Marilyn Turk loves to study history, especially that of lighthouses and the coast of the United States. She is the author of Rebel Light, a Civil War love story set on the coast of Florida, The Gilded Curse, a historical suspense novel set on Jekyll Island, Georgia, in 1942, and Lighthouse Devotions - 52 Inspiring Lighthouse Stories, based on her popular lighthouse blog. (@ http://pathwayheart.com) Shadow of the Curse, the sequel to The Gilded Curse, will be published in 2018.
I'm a docent at the Wright Museum of WWII in our town, and they have a small display about the Stage Door Canteen. The founders mother was a volunteer there. Part of the exhibit includes a certificate awarded to her for her service. Your book sounds very interesting!ReplyDelete
Linda, how interesting! Thanks for sharing.Delete
I've never heard of them. Interesting story, seems like a nice way to support the troops!ReplyDelete
Yes, Connie. We treated our soldiers were treated very well in World War II.Delete
Stage Door Canteen is history I was not aware of. Glad this was available for all the servicemen to enjoy some relaxatin while serving our country. No family members who worked or went to a Stage Door Canteen. I'm looking forward to reading your upcoming book, since I've enjoyed your other books during this era. Thank you for sharing.ReplyDelete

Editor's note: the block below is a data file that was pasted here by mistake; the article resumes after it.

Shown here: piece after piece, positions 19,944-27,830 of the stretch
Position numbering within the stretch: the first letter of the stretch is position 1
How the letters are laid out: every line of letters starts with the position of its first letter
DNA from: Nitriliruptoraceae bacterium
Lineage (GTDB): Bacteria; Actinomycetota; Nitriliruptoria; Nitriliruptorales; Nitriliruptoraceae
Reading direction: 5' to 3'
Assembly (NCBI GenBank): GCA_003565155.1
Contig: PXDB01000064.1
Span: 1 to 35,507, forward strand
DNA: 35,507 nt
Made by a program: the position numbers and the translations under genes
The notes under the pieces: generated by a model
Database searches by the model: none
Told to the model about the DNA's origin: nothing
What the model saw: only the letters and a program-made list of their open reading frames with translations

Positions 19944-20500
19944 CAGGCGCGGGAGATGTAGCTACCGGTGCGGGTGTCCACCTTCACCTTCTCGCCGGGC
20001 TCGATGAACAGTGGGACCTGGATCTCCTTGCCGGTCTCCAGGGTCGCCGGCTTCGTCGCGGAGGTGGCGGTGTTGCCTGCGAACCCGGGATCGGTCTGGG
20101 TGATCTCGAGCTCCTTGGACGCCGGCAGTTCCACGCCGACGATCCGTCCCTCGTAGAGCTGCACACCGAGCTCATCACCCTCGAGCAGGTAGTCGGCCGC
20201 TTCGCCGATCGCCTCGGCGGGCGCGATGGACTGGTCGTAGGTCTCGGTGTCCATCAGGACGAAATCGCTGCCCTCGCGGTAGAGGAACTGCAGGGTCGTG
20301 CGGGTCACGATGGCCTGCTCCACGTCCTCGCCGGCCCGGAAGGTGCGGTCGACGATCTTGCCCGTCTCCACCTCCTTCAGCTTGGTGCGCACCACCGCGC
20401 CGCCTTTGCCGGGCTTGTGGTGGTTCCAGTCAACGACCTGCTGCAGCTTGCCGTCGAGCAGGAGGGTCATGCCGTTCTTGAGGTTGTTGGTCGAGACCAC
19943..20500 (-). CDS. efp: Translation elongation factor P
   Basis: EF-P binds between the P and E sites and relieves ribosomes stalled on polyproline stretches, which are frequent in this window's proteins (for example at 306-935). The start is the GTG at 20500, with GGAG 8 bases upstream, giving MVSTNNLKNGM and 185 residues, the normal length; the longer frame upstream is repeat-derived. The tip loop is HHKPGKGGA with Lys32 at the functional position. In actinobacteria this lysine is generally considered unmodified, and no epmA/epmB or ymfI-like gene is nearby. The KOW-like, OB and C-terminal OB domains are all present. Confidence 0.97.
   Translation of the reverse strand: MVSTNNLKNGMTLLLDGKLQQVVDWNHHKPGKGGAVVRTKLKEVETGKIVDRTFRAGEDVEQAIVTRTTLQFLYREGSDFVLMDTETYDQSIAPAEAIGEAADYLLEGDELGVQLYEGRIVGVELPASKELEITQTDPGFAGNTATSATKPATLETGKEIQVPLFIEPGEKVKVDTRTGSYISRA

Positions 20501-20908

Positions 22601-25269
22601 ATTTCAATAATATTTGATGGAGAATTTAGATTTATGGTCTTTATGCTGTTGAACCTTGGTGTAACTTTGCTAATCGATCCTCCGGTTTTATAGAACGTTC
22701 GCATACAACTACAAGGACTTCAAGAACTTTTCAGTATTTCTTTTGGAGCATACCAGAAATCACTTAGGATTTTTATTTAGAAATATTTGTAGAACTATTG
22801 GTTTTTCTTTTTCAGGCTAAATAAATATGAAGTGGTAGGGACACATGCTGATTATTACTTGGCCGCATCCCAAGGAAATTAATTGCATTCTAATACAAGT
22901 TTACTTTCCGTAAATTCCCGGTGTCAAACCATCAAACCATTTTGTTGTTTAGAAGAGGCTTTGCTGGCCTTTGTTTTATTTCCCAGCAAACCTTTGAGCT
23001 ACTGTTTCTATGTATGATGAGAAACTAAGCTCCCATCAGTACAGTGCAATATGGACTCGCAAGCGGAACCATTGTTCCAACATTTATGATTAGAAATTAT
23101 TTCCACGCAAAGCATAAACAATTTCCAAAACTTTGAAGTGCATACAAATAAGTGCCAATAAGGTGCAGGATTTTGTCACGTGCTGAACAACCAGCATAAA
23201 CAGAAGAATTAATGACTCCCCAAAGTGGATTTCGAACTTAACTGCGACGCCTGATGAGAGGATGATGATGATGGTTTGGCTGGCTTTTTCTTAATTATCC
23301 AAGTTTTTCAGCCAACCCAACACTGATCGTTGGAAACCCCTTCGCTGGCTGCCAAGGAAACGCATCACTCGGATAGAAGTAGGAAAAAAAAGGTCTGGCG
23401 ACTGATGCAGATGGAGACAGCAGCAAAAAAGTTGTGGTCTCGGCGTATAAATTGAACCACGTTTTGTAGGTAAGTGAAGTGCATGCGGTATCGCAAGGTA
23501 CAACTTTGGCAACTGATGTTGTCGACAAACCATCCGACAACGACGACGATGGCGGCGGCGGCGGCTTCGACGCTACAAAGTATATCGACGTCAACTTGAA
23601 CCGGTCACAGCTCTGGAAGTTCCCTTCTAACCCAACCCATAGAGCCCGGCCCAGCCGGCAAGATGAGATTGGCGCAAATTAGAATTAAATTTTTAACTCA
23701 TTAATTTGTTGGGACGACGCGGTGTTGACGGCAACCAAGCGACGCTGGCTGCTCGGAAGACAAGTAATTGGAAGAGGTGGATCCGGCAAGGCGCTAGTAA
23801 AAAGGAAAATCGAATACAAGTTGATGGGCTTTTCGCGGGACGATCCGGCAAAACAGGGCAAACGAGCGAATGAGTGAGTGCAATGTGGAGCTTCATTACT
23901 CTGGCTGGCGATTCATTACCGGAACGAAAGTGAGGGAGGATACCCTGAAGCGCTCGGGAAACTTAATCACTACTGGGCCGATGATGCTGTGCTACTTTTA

Hi Marilyn! Thanks for your endorsement! Yes, I'd like to see that movie, especially since it was made at the same time the canteens were in operation.Delete
I have never heard of the Stage Door Canteen. I do enjoy watching movies from that time and also, reading stories from that time. Thank you for the information. Looking forward to reading your book.ReplyDelete
Hi Melissa. Thanks for your comment. I wonder if Turner Classic Movies has ever shown the "Stage Door Canteen" movie? I'd sure like to see it myself.ReplyDelete
My father visited the Stage Door Canteen in NY City during WWII.ReplyDelete
I have a portrait of him, in his Navy uniform, that Francis Farmer did there one night.
It is signed, "To Charles from Francis The Stage Door Canteen".
What a time to have lived, both scary and wonderful.
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I am a direct product of a Stage Door Canteen romance. My father was recruited by the Coast Guard to serve, after being drafted, in the Merchant Marines. My mother was a volunteer at the New York facility. Dating was strictly prohibited. My dad was an officer as he already had a college degree. Family history is that my parents secretly exchanged contact info as my mom lived with her widowed mom in Manhattan.On their very first date, my dad had a professional photographer take their portrait. I cannot tell you exactly what month they met, but I can tell you that after the invasion of Normandy and a three week engagement, they got married on 10/28/1944. I am the youngest of three children, born in 1952.ReplyDelete
mother (now deceased) worked at the Stage Door Canteen in Manhattan. She was a secretary, and she took notes (in shorthand) of everything that was said at the Canteen during the day. She saw many of the entertainers who came to the Canteen. She remembers Frank Sinatra being there, slumped in a chair, with his feet up on the chair in front of him.ReplyDelete
Donna Lee Snyder